Gloria Gonzalez is the youth development coordinator at Youth Justice Coalition. Before joining us at last May’s Zócalo/Goldhirsh Foundation LA2050 event, “Can We All Live in the Best Version of Los Angeles?,” she joined us in the green room to tell us about what she’s reading, motherhood, and her advice for young activists.
Where is your favorite place to go in L.A?
I won't share the location but there’s this very nice view in Boyle Heights, and it's really peaceful—a lot of people know about it, some people don't, but you can see the Dodger Stadium, and you can see the skyline. But overall, it just puts you in a zen, peaceful state.
What’s one of your hidden talents?
I don’t normally tell people I do poetry.
Do you have a favorite poet?
I definitely think Nipsey Hussle was a poet. And everything that he wrote, you know, if you look at his songs, if you look at the lyrics, they’re just very magical. There’s just so many different elements to a life, and living in a Black and brown community.
What's the last book you read?
Don Miguel Ruiz, The Four Agreements. That whole series that he has on self-transformation, loving self, knowing self, learning about self—all of those writings I think really grounded me in the work that I do.
Where is your favorite community in L.A. that you chose for yourself?
I don't feel like I chose my community. I grew up in South Central, and I’m very proud of my neighborhood, where I come from—the beautiful, the ugly, all sides of it; it's a consistent reminder of why I'm here, and how doing movement work is a part of the legacy of my ancestors and the people that came before me. And learning to love where I come from. All of that has been a process.
If you were a vegetable, what vegetable would you be, and why?
Maybe a zucchini. It’s green. But then when you open it, it's another color, it has a different texture, it has seeds; it's very different in the inside than what you see on the outside. And it's also really good but kind of bland, so you get to add your own spices to it if you wanted to have some fun with flavor. There’s a creative part to it.
You’re wearing an amazing dog purse today. Do you have a dog yourself?
I do. His name is Titan, like the Attack on Titan anime. He's a titan for sure. And I have a smaller dog, I think he might be mixed with a Yorkie. One of my closest friends, she was giving away dogs, and I was like: I will take him!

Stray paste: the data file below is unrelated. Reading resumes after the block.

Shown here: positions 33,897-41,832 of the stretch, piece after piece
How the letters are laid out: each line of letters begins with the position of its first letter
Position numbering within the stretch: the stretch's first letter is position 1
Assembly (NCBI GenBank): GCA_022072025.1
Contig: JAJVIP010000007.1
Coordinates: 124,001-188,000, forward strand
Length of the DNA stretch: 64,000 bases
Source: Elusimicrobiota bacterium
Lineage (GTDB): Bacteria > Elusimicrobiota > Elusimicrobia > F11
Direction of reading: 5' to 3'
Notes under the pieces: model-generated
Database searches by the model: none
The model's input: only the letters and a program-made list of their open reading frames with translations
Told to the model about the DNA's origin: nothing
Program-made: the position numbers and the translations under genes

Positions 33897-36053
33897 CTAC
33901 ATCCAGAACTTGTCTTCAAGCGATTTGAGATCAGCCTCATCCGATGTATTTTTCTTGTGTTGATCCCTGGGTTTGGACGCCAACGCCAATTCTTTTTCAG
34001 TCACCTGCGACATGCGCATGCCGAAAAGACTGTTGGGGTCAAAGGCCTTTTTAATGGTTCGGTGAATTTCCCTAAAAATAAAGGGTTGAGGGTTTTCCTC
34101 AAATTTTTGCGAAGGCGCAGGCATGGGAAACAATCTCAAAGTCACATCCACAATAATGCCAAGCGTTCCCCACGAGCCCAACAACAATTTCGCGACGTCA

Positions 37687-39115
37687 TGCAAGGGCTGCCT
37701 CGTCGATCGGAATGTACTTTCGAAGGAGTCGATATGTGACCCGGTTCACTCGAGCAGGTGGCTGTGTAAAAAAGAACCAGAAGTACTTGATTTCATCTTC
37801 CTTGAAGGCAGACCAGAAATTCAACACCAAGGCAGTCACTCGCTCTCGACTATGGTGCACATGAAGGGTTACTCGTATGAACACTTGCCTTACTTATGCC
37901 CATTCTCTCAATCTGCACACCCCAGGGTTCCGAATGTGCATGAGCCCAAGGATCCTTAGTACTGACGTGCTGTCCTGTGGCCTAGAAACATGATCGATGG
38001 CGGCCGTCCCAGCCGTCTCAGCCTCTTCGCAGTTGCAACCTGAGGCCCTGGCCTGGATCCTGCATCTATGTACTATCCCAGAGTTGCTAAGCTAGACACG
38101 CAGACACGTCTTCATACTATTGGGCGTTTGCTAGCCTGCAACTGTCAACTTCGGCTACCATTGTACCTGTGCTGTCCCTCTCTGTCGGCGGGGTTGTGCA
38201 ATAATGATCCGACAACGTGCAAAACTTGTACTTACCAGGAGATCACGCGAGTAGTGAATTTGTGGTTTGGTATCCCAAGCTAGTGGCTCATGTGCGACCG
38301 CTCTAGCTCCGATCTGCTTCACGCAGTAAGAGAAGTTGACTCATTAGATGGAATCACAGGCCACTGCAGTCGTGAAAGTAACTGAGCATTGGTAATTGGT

Mother’s Day is coming up. As a mother yourself, how do you mark the holiday?
I just really want to celebrate the women. And in a way that I don't think we get to celebrate women enough. A lot of the times you have Black and brown women having to do so much work, and sometimes have to experience burnout in order to feel loved and accepted and honored. So really just wanting to do something for them, where they can just have fun, enjoy themselves, talk.
What’s your best advice for young activists getting comfortable with their voices?
For me, it's really about learning self and identity. And remembering that there will be obstacles, there will be challenges. It's actually a rare moment when life feels easy—when you feel comfortable, happy, or just like on top of the world. Most of the times, that won't be 100% of the experience. We have one body, we have one spirit, and we have to take care of ourselves in order to be able to do work and support people. Of course, not in a selfish way, but taking that time to ground yourself and learn about your ancestors, learn about your history, explore where you come from, explore this land, right? Knowledge is power. And I think that's what builds resiliency, it gives people the confidence to say, like, no, I am going to take up the space because I deserve to take up the space. But also as you accomplish things to remember people and always bring people with you to wherever it is that you go.